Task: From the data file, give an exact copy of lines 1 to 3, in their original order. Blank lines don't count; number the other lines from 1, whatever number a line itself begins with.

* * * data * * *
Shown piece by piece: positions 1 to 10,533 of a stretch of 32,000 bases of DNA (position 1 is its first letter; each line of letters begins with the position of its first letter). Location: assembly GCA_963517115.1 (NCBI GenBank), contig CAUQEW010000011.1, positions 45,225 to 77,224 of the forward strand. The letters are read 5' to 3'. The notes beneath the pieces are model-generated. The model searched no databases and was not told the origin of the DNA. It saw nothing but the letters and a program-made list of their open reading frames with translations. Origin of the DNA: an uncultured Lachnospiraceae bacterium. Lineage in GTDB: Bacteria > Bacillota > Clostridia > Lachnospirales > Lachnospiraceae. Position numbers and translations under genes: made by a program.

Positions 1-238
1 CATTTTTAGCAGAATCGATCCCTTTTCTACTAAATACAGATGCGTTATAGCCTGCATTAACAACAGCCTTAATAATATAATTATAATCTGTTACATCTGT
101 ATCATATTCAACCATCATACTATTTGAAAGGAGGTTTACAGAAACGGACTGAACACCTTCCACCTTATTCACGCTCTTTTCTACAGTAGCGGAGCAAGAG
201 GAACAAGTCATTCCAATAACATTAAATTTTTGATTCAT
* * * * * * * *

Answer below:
Shown piece by piece: positions 1 to 10,533 of a stretch of 32,000 bases of DNA (position 1 is its first letter; each line of letters begins with the position of its first letter). Location: assembly GCA_963517115.1 (NCBI GenBank), contig CAUQEW010000011.1, positions 45,225 to 77,224 of the forward strand. The letters are read 5' to 3'. The notes beneath the pieces are model-generated. The model searched no databases and was not told the origin of the DNA. It saw nothing but the letters and a program-made list of their open reading frames with translations. Origin of the DNA: an uncultured Lachnospiraceae bacterium. Lineage in GTDB: Bacteria > Bacillota > Clostridia > Lachnospirales > Lachnospiraceae. Position numbers and translations under genes: made by a program.

Positions 1-238
1 CATTTTTAGCAGAATCGATCCCTTTTCTACTAAATACAGATGCGTTATAGCCTGCATTAACAACAGCCTTAATAATATAATTATAATCTGTTACATCTGT